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Accuracy of quantum Monte Carlo methods for point defects in solids

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Accuracy of quantum Monte Carlo methods for point defects in solids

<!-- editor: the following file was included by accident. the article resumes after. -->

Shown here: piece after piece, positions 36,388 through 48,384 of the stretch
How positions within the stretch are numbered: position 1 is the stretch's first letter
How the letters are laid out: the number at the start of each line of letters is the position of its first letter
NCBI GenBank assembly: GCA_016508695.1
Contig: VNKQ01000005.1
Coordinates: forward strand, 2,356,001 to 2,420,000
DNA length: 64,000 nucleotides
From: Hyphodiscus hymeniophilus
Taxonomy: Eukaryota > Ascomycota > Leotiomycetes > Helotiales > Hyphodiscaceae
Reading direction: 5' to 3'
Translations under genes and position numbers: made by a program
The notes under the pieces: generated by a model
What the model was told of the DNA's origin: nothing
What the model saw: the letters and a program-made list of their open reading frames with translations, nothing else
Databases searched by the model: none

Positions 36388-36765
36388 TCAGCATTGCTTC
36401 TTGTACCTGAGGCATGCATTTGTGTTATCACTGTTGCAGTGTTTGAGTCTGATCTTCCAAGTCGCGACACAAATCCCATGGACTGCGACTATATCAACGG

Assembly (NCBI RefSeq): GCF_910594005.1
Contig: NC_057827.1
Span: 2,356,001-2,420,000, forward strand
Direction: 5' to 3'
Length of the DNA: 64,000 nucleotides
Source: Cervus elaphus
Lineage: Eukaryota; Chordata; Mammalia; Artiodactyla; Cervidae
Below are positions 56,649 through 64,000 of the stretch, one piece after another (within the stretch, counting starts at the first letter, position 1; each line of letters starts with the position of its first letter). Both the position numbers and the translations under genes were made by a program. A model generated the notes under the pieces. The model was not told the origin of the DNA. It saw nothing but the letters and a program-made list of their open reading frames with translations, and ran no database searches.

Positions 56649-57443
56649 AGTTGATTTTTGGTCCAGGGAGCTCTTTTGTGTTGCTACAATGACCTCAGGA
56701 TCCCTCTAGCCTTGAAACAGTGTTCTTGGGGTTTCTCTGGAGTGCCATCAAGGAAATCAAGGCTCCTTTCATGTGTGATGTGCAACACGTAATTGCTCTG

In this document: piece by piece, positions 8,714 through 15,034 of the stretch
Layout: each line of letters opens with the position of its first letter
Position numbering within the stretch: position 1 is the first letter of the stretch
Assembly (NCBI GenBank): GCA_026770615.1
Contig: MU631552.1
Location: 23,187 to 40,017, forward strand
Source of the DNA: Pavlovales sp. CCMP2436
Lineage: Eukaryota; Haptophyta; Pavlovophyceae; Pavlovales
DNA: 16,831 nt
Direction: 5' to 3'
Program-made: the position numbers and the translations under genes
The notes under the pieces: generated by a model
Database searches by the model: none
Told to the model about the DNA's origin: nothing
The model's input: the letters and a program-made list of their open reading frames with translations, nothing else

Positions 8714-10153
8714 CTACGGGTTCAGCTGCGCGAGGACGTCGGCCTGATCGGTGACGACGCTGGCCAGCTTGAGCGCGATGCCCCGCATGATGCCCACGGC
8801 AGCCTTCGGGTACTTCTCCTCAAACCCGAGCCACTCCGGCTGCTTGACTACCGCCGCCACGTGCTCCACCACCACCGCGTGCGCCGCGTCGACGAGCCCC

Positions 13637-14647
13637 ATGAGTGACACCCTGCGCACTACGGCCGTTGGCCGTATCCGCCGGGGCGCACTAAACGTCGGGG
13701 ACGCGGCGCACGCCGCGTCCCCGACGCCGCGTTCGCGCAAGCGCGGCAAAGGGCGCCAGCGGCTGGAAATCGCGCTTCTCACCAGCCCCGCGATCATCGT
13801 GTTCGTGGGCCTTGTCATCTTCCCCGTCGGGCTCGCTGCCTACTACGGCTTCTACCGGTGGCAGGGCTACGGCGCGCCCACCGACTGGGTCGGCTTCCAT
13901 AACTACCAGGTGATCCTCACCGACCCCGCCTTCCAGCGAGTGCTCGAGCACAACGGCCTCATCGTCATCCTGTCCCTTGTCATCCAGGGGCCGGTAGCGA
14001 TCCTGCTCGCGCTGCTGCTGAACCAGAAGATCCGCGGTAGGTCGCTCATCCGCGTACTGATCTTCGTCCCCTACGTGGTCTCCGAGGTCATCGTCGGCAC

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    a  r   X   i  v  :   1   0   0   6 .   3   2   5   4  v   1   [  c  o  n   d  -  m  a   t .  m   t  r   l  -  s  c   i   ]   1   6   J  u  n   2   0   1   0 physica status solidi, 17 June 2010 Accuracy of Quantum Monte CarloMethods for Point Defects in Solids William D. Parker 1 , John W. Wilkins 1 , Richard G. Hennig *1,2 , 1 Department of Physics, The Ohio State University, 191 W. Woodruff Ave., Columbus, Ohio 43210, USA 2 Department of Materials Science and Engineering, Cornell University, Ithaca, New York 14853, USAReceived XXXX, revised XXXX, accepted XXXXPublished online XXXX PACS ∗ Corresponding author: e-mail  rhennig@cornell.edu , Phone: +01-607-2546429 Quantum Monte Carlo approaches such as the diffusion Monte Carlo (DMC) method are among the most accuratemany-body methods for extended systems. Their scaling makes them well suited for defect calculations in solids. WereviewthevariousapproximationsneededforDMC calculationsofsolidsandtheresultsofpreviousDMC calculationsfor point defects in solids. Finally, we present estimates of how approximations affect the accuracy of calculations forself-interstitial formation energies in silicon and predict DMC values of   4 . 4(1) ,  5 . 1(1)  and  4 . 7(1)  eV for the X, T andH interstitial defects, respectively, in a 16(+1)-atom supercell. Copyright line will be provided by the publisher 1 Introduction  Point defects, such as vacancies, in-terstitials and anti-site defects, are the only thermodynam-ically stable defects at finite temperatures [1]. The infiniteslope of the entropy of mixing at infinitesimally small de-fect concentrations results in an infinite driving force fordefect formation. As a result, at small defect concentra-tions,theentropyofmixingalwaysovercomestheenthalpyof defect formations. In addition to being present in equi-librium, point defects often control the kinetics of mate-rials, such as diffusion and phase transformations and areimportant for materials processing. The presence of pointdefects in materials can fundamentally alter the electronicand mechanical properties of a material. This makes pointdefects technologically important for applications such asdoping of semiconductors [2,3], solid solution hardening of alloys [4,5], controlling the transition temperature for shape-memoryalloys [6] and the microstructural stabiliza-tion of two-phase superalloys.However, the properties of defects, such as their struc-tures and formation energies, are difficult to measure insome materials due to their small sizes, low concentra-tions, lack of suitable radioactive isotopes,  etc.  Quantummechanical first-principles or  ab initio  theories make pre-dictions to fill in the gaps left by experiment [7].The most widely used method for the calculation of defect properties in solids is density functional theory(DFT). DFT replaces explicit many-body electron inter-actions with quasiparticles interacting via a mean-fieldpotential,  i.e.  the exchange-correlation potential, which isa functional of the electron density [8]. A universally trueexchange-correlationfunctional is unknown, and DFT cal-culations employ various approximate functionals, eitherbased on a model system or an empirical fit. The mostcommonly used functionals are based on DMC simula-tions [9] for the uniform electron gas at different densities, e.g. , the local density approximation (LDA) [10,11] andgradient expansions,  e.g. , the generalized gradient approx-imation (GGA) [12,13,14,15,16]. These local and semi- local functionals suffer from a significant self-interactionerror reflected in the variable accuracy of their predictionsfor defect formation energies, charge transition levels andband gaps [17,18]. Another class of functionals, calledhybrid functionals, include a fraction of exact exchange toimprove their accuracy [19,20].The seemingly simple system of Si self-interstitials ex-emplifies the varied accuracy of different density func-tionals and many-body methods. The diffusion and ther-modynamics of silicon self-interstitial defects dominatesthe doping and subsequent annealing processes of crys-talline silicon for electronics applications [3,21,22]. The mechanism of self-diffusion in silicon is still under de-bate. Open questions [23] include: (1) are the interstitialatoms the prime mediators of self-diffusion,(2) what is thespecific mechanism by which the interstitials operate, and Copyright line will be provided by the publisher  2 Parker et al.: Testing QMC on Defects in Solids (3) what is the value of the interstitial formation energy?Quantummechanical methods are well suited to determinedefect formation energies. LDA, GGA and hybrid func-tionals predict formationenergies for these defects rangingfromabout  2  to  4 . 5  eV [24]. Quasiparticle methodssuch asthe GW   approximation reduce the self-interaction error inDFT and are expected to improvethe accuracy of the inter-stitial formation energies. Recent  G 0 W  0  calculations [25]predict formation energies of about  4 . 5  eV in close agree-ment with HSE hybrid functionals [24] and previous DMCcalculations [26,24]. Quantum Monte Carlo methods pro-vide an alternative to DFT and a benchmark for defect for-mation energies [27,28]. In this paper, we review the approximations that aremade in diffusion Monte Carlo (DMC) calculations forsolids and estimate how these approximations affect theaccuracy of point defect calculations, using the Si self-interstitial defects as an example. Section 2 describes thequantumMonteCarlomethodandits approximations.Sec-tion 3 reviews previous quantum Monte Carlo calculationsfor defects in solids, and Section 4 discusses the results of our calculations for interstitials in silicon and the accuracyof the various approximations. 2 Quantum Monte Carlo method  Quantum MonteCarlo (QMC) methods are among the most accurate elec-tronic structure methods available and, in principle, havethe potential to outperform current computational meth-ods in both accuracy and cost for extended systems. QMCmethods scale as  O ( N  3 )  with system size and can han-dle large systems. At the present time, calculations for asmany as 1,000 electrons on 1,000 processors make effec-tive use of available computational resources [24]. Currentwork is under way to develop algorithms that extend thesystem size accessible by QMC methods to petascale com-puters [29].Continuum electronic structure calculations primarilyuse two QMC methods [27]: the simpler variational MonteCarlo (VMC) and the more sophisticated diffusion MonteCarlo (DMC). In VMC, a Monte Carlo method evaluatesthe many-dimensional integral to calculate quantum me-chanical expectation values. Accuracy of the results de-pends crucially on the quality of the trial wave functionwhich is controlled by the functional form of the wavefunctionandthe optimizationofthe wavefunctionsparam-eters [30]. DMC removesmost ofthe errorin the trial wavefunction by stochastically projecting out the ground stateusing an integral form of the imaginary-time Schr¨odingerequation.One of the most accurate forms of trial wave functionsfor quantum Monte Carlo applications to problems in elec-tronic structure is a sum of Slater determinants of single-particle orbitals multiplied by a Jastrow factor and modi-fied by a backflow transformation: Ψ  ( r n ) = e J  ( r n ,R m )  c i  CSF i ( x n ) . The Jastrow factor  J   typically consists of a low orderpolynomial and a plane-wave expansion in electron co-ordinates  r n  and nuclear coordinates  R m  that efficientlydescribe the dynamic correlations between electrons andnuclei. Static (near-degeneracy) correlations are describedby a sum of Slater determinants. Symmetry-adapted lin-ear combinations of Slater determinants, so-called config-uration state functions (CSF), reduce the number of deter-minant parameters  c i . For extended systems, the lack of size consistency for a finite sum of CSF’s makes this formof trial wave functions impractical, and a single determi-nant is used instead. Finally, the backflow transformation r n  →  x n  allows the nodes of the trial wave function tobe moved which can efficiently reduce the fixed-node er-ror [31]. Since the backflow transformed coordinate of anelectron  x n  depends on the coordinates of all other elec-trons, the Sherman-Morrison formula used to efficientlyupdate the Slater determinant does not apply, increasingthe scaling of QMC to  O ( N  4 ) . If a finite cutoff for thebackflow transformation is used, the Sherman-Morrison-Woodbury formula [32] applies and the scaling is reducedto  O ( N  3 ) .Optimization of the many-body trial wave function iscrucial because accurate trial wave functions reduce statis-tical and systematic errors in both VMC and DMC. Mucheffort has been spent on developing improved methods foroptimizing many-body wave functions, and this continuesto be the subject of ongoing research. Energy and vari-ance minimization methods can effectively optimize thewave function parameters in VMC calculations [30,33]. Recently developed energy optimization methods enablethe efficient optimization of CSF coefficients and orbitalparameters in addition to the Jastrow parameters for smallmolecular systems, eliminating the dependence of the re-sults on the input trial wave function [30].VMC and DMC contain two categories of approxi-mation to make the many-electron solution tractable:  con-trolled   approximations,whose errors can be made arbitrar-ily small through adjustable parameters, and  uncontrolled  approximations, whose errors are unknown exactly. Thecontrolled approximations include the finite DMC timestep,thefinitenumberofmany-electronconfigurationsthatrepresent the DMC wave function, the basis set approxi-mation,  e.g. , spline or plane-wave representation, for thesingle-particle orbitals such of of the trial wave functionand the finite-sized simulation cell. The uncontrolled ap-proximations include the fixed-node approximation whichconstraints the nodes of the wave function in DMC to bethe same as the ones for the trial wave function, the re-placement of the core electrons around each atom with apseudopotentialto representthecore-valenceelectronicin-teraction and the locality approximation that uses the trialwave function to project the nonlocal angular momentumcomponents of the pseudopotential. 2.1 Controlled approximations Copyright line will be provided by the publisher  pss header will be provided by the publisher 3 Time step  Diffusion Monte Carlo is based on thetransformation of the time-dependent Schr¨odinger equa-tion into an imaginary-time diffusion equation with asource-sink term. The propagation of the  3 N  -dimensionalelectron configurations (walkers) that sample the wavefunction requires a finite imaginary time step which intro-duces an error in the resulting energy [34,35].Controlling the time step error is simply a matter of performing calculations for a range of time steps either todeterminewhenthetotalenergyordefectformationenergyreaches the required accuracy or to perform an extrapola-tion to a zero time step using a low order polynomial fit of the energy as a function of time step. Smaller time steps,however, require a larger total number of steps to samplesufficiently the probability space. Thus, the optimal timestep should be small enough to add no significant error tothe average while large enough to keep the total number of Monte Carlo steps manageable. In addition, the more ac-curate the trial wave functionis the smaller the error due tothe time-step will be [35]. Configuration population  In DMC, a finite numberof electron configurations represent the many-body wavefunction. These configurations are the time-independentSchr¨odinger equation’s analogues to particles in the dif-fusion equation and have also been called psips [34] andwalkers [27]. To improve the efficiency of sampling themany-bodywave function, the number of configurations isallowed to fluctuated from time step to time step in DMCusing a branching step. However, the total number of con-figurations needs to be controlled to avoid the configura-tion population to diverge or vanish [35]. This populationcontrol introduces a bias in the energy. In practice wheretested [36], few hundreds of configurations are sufficientto reduce the population control bias in the DMC total en-ergy below the statistical uncertainty.The VMC and DMC calculations parallelize easilyover walkers. After an initial decorrelation run, the prop-agation of a larger number of walkers is computationallyequivalent to performing more time steps. The variance of the total energy scales like σ 2 E   ∝ τ  corr N  conf   N  step where  N  conf   denotes the number of walkers,  N  step  thenumber of time steps and  τ  corr  the auto correlation time. Basis set  A sum of basis functions with coefficientsrepresents the single-particle orbitals in the Slater determi-nant. A DFT calculation usually determines these coeffi-cients. Plane waves provide a convenient basis for calcula-tions of extended systems since they form an orthogonalbasis that systematically improves with increasing num-ber of plane waves that span the simulation cell. Increasingthe number of plane waves until the total energy convergeswithin an acceptable threshold in DFT creates a basis setthat has presumably the same accuracy in QMC.Since the plane wave basis functions are extendedthroughout the simulation cell, the evaluation of an orbitalat a given position requires a sum over all plane waves.Furthermore, the number of plane waves is proportional tothe volume of the simulation cell. The computational costof orbital evaluation can significantly be reduced by usinga local basis, such as B-splines, which replaces the sumover plane waves with a sum over a small number of localbasis functions. The resulting polynomial approximationreduces the computational cost of orbital evaluation at asingle point from the number of plane waves (hundredsto thousands depending on the basis set) to the numberof non-zero polynomials (64 for cubic splines) [37]. Thewavelength of the highest frequency plane wave sets theresolutionof the splines. Thus,the most importantquantityto control in the basis set approximation is the size of thebasis set. Simulationcell  Simulationcellswithperiodicbound-ary conditions are ideally suited to describe an infinitesolid but result in undesirable finite-size errors that needcorrection. There are three types of finite-size errors. First,the single-particle finite-size error arises from the choiceof a single  k -point in the single-particle Bloch orbitals of the trial wave function. Second, the many-body finite sizeerror arises from the non-physical self-image interactionsbetween electrons in neighboring cells. Third, the defectcreates a strain field that results in an additional finite sizeerror for small simulation cells.The single-particle finite size error is greatly reducedby averaging DMC calculations for single-particle orbitalsat different  k -points that sample the first Brillouin zone of the simulation cell, so-called twist-averaging [38] Alterna-tively, the single-particle finite size error can also be esti-mated from the DFT energy difference between a calcu-lation with a dense  k -point mesh and one with the samesingle  k -point chosen for the orbitals of the QMC wavefunction.For the many-body finite size error, several methodsaim to correct the fictitious periodic correlations betweenelectrons in different simulation cells. The first approach,the model periodic Coulomb (MPC) interaction [39], re-vises the Ewald method [40] to account for the periodic-ity of the electrons by restoring the Coulomb interactionwithin the simulation cell and using the Ewald interactionto evaluate the Hartree energy. The second approach isbased on the random phase approximation for long wavelengths. The resulting first-order, finite-size-correctionterm for both the kinetic and potential energies can beestimated from the electronic structure factor [41]. Thethird approach estimates the many-body finite-size er-ror from the energy difference between DFT calculationsusing a finite-sized and an infinite-sized model exchange-correlation functional [42]. This approach relies on theexchange-correlation functional being a reasonable de-scription of the system, whereas the other two approaches(MPC andstructurefactor)donot havethis restriction.TheMPC andstructurefactorcorrectionsarefundamentallyre-lated and often result in similar energy corrections [43]. Copyright line will be provided by the publisher  4 Parker et al.: Testing QMC on Defects in Solids The defect strain finite size error, can be estimatedat the DFT level using extrapolations of large simulationcells. Also since QMC force calculations are expensiveandstill underdevelopment[44],QMC calculationsforex-tendedsystems typically start with DFT-relaxed structures.Energy changes due to small errors in the ionic position aswell as thermal disorder are expected to be quite small be-causeofthequadraticnatureoftheminimaandwilllargelycancel when taking energy differences for the defect ener-gies. 2.2 Uncontrolled approximationsFixed-node approximation  The Monte Carlo algo-rithm requires a probability distribution, which is non-negative everywhere, but fermions, such as electrons, areantisymmetric under exchange, and therefore any wavefunction of two or more fermions has regions of posi-tive and negative value. For quantum Monte Carlo to takethe wave function as the probability distribution, Ander-son [34] fixed the zeros or nodes of the wave function andtook the absolute value of the wave function as the proba-bility distribution. If the trial wave function has the nodesof the ground state, then DMC projects out the groundstate. However, if the nodes differ from the ground state,then DMC finds the closest ground state of the systemwithin the inexact nodal surfaceimposed by the fixed-nodecondition. This inexact solution has an energy higher thanthat of the ground state.Three methods estimate the size of the fixed node ap-proximation: (1) In the Slater-Jastrow form of the wavefunction, the single-particle orbitals in the Slater deter-minant set the zeroes of the trial wave function. Sincethese orbitals come from DFT calculations, varying theexchange-correlation functional in DFT changes the trialwave function nodes and provides an estimate of the sizeof the fixed-node error. (2) L´opez R´ıos  et al.  [31] appliedbackflow to the nodes by modifying the interparticle dis-tances,enhancingelectron-electronrepulsionandelectron-nucleus attraction. The expense of the method has thus farlimited its application in the literature to studies of sec-ond and third-row atoms, the water dimer and the 1D and2D electron gases. (3) Because the eigenfunction of theHamiltonian has zero variance in DMC, a linear extrapo-lation from the variances of calculations with and withoutbackflow to zero variance estimates the energy of the exactground state of the Hamiltonian. Pseudopotential  Valence electrons play the mostsignificantroles in determininga compositesystem’s prop-erties. The core electrons remain close to the nucleus andare largely inert. The separation of valence and core elec-tron energy scales allows the use of a pseudopotential todescribe the core-valence interaction without explicitlysimulating the core electrons. However, there is often noclearboundarybetweencoreandvalenceelectrons,andthecore-valenceinteraction is more complicatedthan a simplepotential can describe. Nonetheless, the computational de-mands of explicitly simulating the core electrons and thepractical success of calculations with pseudopotentials inreproducing experimental values promote their continueduse in QMC. Nearly all solid-state and many molecularQMC calculations to date rely on pseudopotentials to re-duce the number of electrons and the time requirement of simulating the core-electron energy scales.ComparingDMC energies using pseudopotentialscon-structed with different energy methods (DFT and Hartree-Fock[HF]) provides an estimate of the error incurred bythe pseudopotential approximation. Additionally, the dif-ference between density functional pseudopotential andall-electron energies estimates the size of the error intro-duced by the pseudopotential and is used as a correctionterm. Pseudopotential locality  DMC projects out theground state of a trial wave function but does not producea wave function, only a distribution of point-like config-urations. However, the pseudopotential contains separatepotentials (or channels) for different angular-momenta of electrons. One channel,identifiedas local, does not requirethe wave function to evaluate, but the nonlocal channelsrequire an angular integration to evaluate, and such anintegration requires a wave function. Mit´aˇs  et al.  [45] in-troduced use of the trial wave function to evaluate thenonlocal components requiring integration. This localityapproximation has an error that varies in sign. While thereare no good estimates of the magnitude of this error, Ca-sula [46] developed a lattice-based technique that makesthe total energy using a nonlocal potential an upper boundonthe ground-stateenergy.PozzoandAlf`e [47] foundthat, in magnesium and magnesium hydride, the errors of thelocality approximation and the lattice-regularized methodare comparably small, but the lattice method requires amuch smaller time step ( 0 . 05  Ha − 1 vs.  1 . 00  Ha − 1 in Mgand  0 . 01  Ha − 1 vs.  0 . 05  Ha − 1 in MgH 2 ) to achieve thesame energy. Thus, they chose the nonlocal approxima-tion.While all-electron calculations would, in principle,make the pseudopotential and locality errors controllable,in practice, the increase in number of electrons, requiredvariational parameters and variance of the local energymakes such calculations currently impractical for anythingbut small systems and light elements [48]. 3 Review of previous DMC defect calculations To date, there have been DMC calculations for defects inthree materials: the vacancy in diamond, the Schottky de-fect in MgO and the self-interstitials in Si. 3.1 Diamond vacancy  Diamond’s high electron andhole mobilityand its toleranceto high temperaturesand ra-diation make it a technologically important semiconductormaterial. Diffusion in diamond is dominated by vacancydiffusion[53], and the vacancyis also associated with radi-ation damage [54]. Table 1 shows the rangeof vacancyfor- mation and migrationenergies calculated by LDA [50] andDMC [49]. DMC used structures from LDA relaxationand Copyright line will be provided by the publisher  pss header will be provided by the publisher 5 Figure 1  DMC,  GW   and DFT energies (in eV) for neutral defects in three materials. DMC and experimental values havean estimated uncertainty indicated by numbers in parenthesis. For the diamond vacancy, DFT-LDA and DMC include a 0 . 36  eV Jahn-Teller relaxation energy. LDA relaxation produced the structures and transition path so the DMC value formigration energy is an upper bound on the true value. The Schottky energy in MgO is the energy to form a cation-anionvacancy pair. DFT-LDA produces a range from  6 - 7  eV depending on the representationof the orbitals and treatment of thecore electrons. DMC using a plane-wave basis and pseudopotentialsresults in a value on the upperend of the experimentalrange. For Si interstitial defects, DFT values of the formation energy range from  2  eV below up to the DMC values,depending on the exchange-correlation functional(LDA, GGA[PBE] or hybrid[HSE]), and the  GW   values lie within thetwo-standard-deviationconfidence level of DMC. Energy DFT  GW   DMC Exp. Ref.type LDA GGA HybridC diamond vacancy Formation 6.98 7.51 - - 5.96(34) - [49,50]Migration 2.83 - - - 4.40(36) 2.3(3)MgO Schottky defect Formation 5.97, 6.99, 6.684 - - - 7.50(53) 5 - 7 [51,52]self- X 3.31 3.64 4.69 4.40 5.0(2), 4.94(5) - [26,24]Si interstitial T Formation 3.43 3.76 4.95 4.51 5.5(2), 5.13(5) -defect H 3.31 3.84 4.80 4.46 4.7(2), 5.05(5) - single-particle orbitals employing a Gaussian basis. LDApseudopotential removed core electrons. The DMC calcu-lations predict a lower formation energy than LDA. TheDMC value for the migration energy is an upper boundon the actual number since the structures have not beenrelaxed in DMC. Furthermore, DMC estimates the experi-mentally observed dipole transition and provides an upperbound on the migration energy.[49] The GR1 optical tran-sition is not a transitionbetweenone-electronstates but be-tween spin states  1 E and  1 T 2 . DMC calculates a transitionenergy of   1 . 5(3)  eV from  1 E to  1 T 2 , close to the experi-mentally observed value of   1 . 673  eV. LDA cannot distin-guish these states. For the cohesive energy, DMC predictsa value of   7 . 346(6)  eV in excellent agreement with the ex-perimentalresult of   7 . 371(5) eV while LDA overbindsandyields  8 . 61  eV. 3.2 MgO Schottky defect  MgO is an important testmaterial for understanding oxides. Its rock-salt crystalstructure is simple, making it useful for computationalstudy.Schottkydefects are oneof the main types of defectspresent after exposure to radiation, according to classicalmolecular dynamics simulations [55]. Table 1 shows that DMC predicts a Schottky defect formation energy in MgOat the upper end of the range of experimental values [51]. 3.3 Si interstitial defects  Table 1 shows that DFTand DMC differ by up to  2  eV in their predictions of theformation energies of these defects [26,24]. We comparethe DMC values with our results including tests on theQMC approximations in Section 4. 4 Results  We specifically test the time-step, pseu-dopotential and fixed-node approximations for the for-mation energies of three silicon self-interstitial defects,the split-  110   interstitial (X), the tetrahedral interstitial(T) and the hexagonal interstitial (H). The QMC calcula-tions are performed using the  CASINO  [56] code. Densityfunctional calculations in this work used the Q UANTUM ESPRESSO [57] and WIEN2k  [58] codes. The defect structures are identical to those of Batista  et al.  [24].The orbitals of the trial wave function come from DFTcalculations using the LDA exchange-correlation func-tional. The plane-wave basis set with a cutoff energy of  1 , 088  eV ( 60  Ha) converges the DFT total energies to 1  meV. A 7 × 7 × 7 Monkhorst-Pack   k -point mesh centeredat the L-point (0.5,0.5,0.5)converges the DFT total energyto  1  meV. A population of   1 , 280  walkers ensured thatthe error introduced by the population control is negligi-ble small. Due to the computational cost of backflow, weperform the simulations for a supercell of 16(+1) atomsand estimate the finite-size corrections using the structurefactor method [41]. The final corrected DMC energies forthe X, T and H defects are shown in the bottom line of Table 2. 4.1 Time step  Figure 3 shows the total energies of bulk silicon and the X defect as a function of time stepin DMC. A time step of   0 . 01  Ha − 1 reduces the time steperror to within the statistical uncertainty of the DMC totalenergy. 4.2 Pseudopotential  In our calculations, a Dirac-Fock (DF) pseudopotential represents the core electronsfor each silicon atom [59,60,61]. To estimate the errorintroduced by the pseudopotential, we compare the defectformation energies in DFT using this pseudopotential withall-electron DFT calculations using the linearized aug-mented plane-wave method [58]. This comparison givescorrections of   0 . 083 ,  − 0 . 168  and  0 . 054  eV for the H, Tand X defects respectively. Copyright line will be provided by the publisher